Microsoft's Project Natick enters phase two by dropping a 40-foot prototype data center 117 feet below the ocean surface near Scotland's Orkney Islands. It contains 12 racks playing host to 864 servers and their associated cooling.
Seagate wants to speed up hard drive access in the data center with its new multi-actuator technology. These drives will have two sets of readers that rely on the same pivot point, thus data is written in two short waves.
A recent study issued by cloud service provider Backblaze reports that hard drives built for data centers aren't more reliable than models sold on the mainstream desktop market. The company compared two 8TB drives from Seagate.
As part of Microsoft's plan to toss your data -- and its data centers -- into the sea, a recent patent filing illustrates just how the Redmond, Washington, company would keep your data safe in underwater data centers.
A recent leak reveals the specs of an Intel Optane-branded P4800X Series SSD, destined for data centers with a 375GB capacity. It will have a read speed of up to 2,400MB per second and a write speed of up to 2,000MB per second.
Facebook CEO Mark Zuckerberg has shared the first detailed look inside the firm's Lulea data center, located just 70 miles south of the Arctic Circle. The massive facility is the size of six football fields.
On Wednesday, Google announced a new commitment to achieving "zero waste in all [its] data centers globally," something the company calls "an ambitious goal and just the kind of challenge that excites us."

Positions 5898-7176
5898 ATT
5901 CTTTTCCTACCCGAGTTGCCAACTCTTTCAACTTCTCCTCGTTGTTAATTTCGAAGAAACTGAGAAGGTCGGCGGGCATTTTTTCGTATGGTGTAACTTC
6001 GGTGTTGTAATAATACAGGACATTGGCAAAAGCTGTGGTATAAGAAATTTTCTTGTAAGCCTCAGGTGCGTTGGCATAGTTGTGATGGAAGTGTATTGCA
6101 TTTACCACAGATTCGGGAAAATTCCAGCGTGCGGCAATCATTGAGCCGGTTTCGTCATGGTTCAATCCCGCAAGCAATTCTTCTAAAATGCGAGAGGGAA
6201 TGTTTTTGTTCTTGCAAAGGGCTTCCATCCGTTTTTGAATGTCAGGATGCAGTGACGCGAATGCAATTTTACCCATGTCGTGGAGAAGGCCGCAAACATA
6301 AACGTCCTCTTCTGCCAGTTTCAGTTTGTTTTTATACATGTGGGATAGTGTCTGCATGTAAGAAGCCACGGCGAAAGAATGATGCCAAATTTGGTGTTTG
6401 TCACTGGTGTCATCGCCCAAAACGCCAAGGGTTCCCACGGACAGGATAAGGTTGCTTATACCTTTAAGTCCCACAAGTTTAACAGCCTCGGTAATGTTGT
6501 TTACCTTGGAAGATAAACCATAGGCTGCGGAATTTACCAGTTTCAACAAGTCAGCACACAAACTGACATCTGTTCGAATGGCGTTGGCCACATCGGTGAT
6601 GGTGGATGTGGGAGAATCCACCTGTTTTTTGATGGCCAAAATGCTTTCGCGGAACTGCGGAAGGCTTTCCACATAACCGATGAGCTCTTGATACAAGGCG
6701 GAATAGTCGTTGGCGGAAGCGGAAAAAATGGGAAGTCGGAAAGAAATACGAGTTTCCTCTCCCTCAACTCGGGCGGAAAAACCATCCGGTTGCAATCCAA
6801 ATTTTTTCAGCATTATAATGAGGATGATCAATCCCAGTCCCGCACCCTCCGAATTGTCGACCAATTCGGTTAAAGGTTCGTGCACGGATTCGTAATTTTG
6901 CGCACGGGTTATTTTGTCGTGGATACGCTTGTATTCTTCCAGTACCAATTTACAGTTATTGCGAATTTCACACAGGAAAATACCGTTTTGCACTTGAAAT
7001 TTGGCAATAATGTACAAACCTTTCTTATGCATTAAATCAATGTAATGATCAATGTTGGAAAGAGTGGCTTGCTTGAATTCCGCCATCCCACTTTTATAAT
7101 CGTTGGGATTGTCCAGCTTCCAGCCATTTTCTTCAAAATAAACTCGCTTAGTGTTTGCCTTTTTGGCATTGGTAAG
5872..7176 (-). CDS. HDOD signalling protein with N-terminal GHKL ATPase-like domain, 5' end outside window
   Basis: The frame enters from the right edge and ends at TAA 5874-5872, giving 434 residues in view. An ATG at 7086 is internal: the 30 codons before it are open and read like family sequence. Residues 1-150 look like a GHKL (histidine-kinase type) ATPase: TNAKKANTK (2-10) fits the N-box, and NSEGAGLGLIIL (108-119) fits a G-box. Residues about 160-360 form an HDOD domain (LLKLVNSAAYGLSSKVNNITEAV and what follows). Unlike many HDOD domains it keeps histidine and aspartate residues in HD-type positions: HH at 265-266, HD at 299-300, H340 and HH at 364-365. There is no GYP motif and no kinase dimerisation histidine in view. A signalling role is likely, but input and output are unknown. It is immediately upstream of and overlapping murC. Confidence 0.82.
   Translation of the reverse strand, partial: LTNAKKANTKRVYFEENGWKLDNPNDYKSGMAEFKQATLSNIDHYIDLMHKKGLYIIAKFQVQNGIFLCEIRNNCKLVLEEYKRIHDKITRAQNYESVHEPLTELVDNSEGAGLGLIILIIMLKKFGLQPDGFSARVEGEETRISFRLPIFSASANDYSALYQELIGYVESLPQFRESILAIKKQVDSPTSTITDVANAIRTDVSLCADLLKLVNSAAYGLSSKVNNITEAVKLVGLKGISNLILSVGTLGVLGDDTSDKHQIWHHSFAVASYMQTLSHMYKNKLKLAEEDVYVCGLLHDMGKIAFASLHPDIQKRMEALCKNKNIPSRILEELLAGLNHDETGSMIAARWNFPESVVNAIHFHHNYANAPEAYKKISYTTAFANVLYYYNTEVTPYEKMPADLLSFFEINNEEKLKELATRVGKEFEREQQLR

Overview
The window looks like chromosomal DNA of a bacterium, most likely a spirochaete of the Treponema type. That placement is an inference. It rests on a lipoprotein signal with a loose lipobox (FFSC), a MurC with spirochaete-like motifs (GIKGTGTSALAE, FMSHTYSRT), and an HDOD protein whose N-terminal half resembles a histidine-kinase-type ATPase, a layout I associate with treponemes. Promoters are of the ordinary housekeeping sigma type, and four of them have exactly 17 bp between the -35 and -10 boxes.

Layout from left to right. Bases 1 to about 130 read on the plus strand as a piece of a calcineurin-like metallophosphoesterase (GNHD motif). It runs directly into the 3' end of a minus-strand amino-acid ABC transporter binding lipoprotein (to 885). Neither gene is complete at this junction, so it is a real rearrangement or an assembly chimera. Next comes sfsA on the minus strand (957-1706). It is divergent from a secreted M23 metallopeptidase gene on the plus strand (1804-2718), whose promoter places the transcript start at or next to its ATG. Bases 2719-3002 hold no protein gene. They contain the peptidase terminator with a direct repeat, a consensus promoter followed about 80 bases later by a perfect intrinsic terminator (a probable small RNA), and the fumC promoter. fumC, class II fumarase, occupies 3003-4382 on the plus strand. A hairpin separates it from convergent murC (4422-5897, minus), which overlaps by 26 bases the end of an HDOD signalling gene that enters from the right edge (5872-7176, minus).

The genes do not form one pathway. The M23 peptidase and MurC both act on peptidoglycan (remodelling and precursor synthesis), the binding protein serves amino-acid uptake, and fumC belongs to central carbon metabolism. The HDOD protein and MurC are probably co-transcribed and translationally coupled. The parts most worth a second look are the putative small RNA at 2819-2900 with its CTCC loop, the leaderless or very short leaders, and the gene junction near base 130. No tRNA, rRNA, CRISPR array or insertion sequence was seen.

LinkedIn has opened its first data center outside of the U.S. The social network has chosen Singapore as the location for the $58 million facility, in the hopes that it will help it to capitalize upon its growth in the Asia-Pacific region.
Google launched a massive data center in The Dalles, Oregon, back in 2006. Many Google employees aren't allowed into the facility, but now anyone can take virtual tour thanks to a 360-degree video upload to YouTube. Viewers can even use…
While most of the world still balks at the notion of using nuclear energy to power large-scale enterprises, Russia recently announced plans to build what could be its largest data center right on top of the Kalinin nuclear power plant.
Data centers are springing up around the world these days as tech firms invest huge amounts of money in cloud technology. But as Google found out recently, there's still much work to be done on protecting the centers against lightning…
In the ultimate victory for environmental activists, Google is planning to spend $600 million on a server farm that will span 350 acres of land near Chattanooga, Alabama and will ultimately be 100 percent powered by green energy.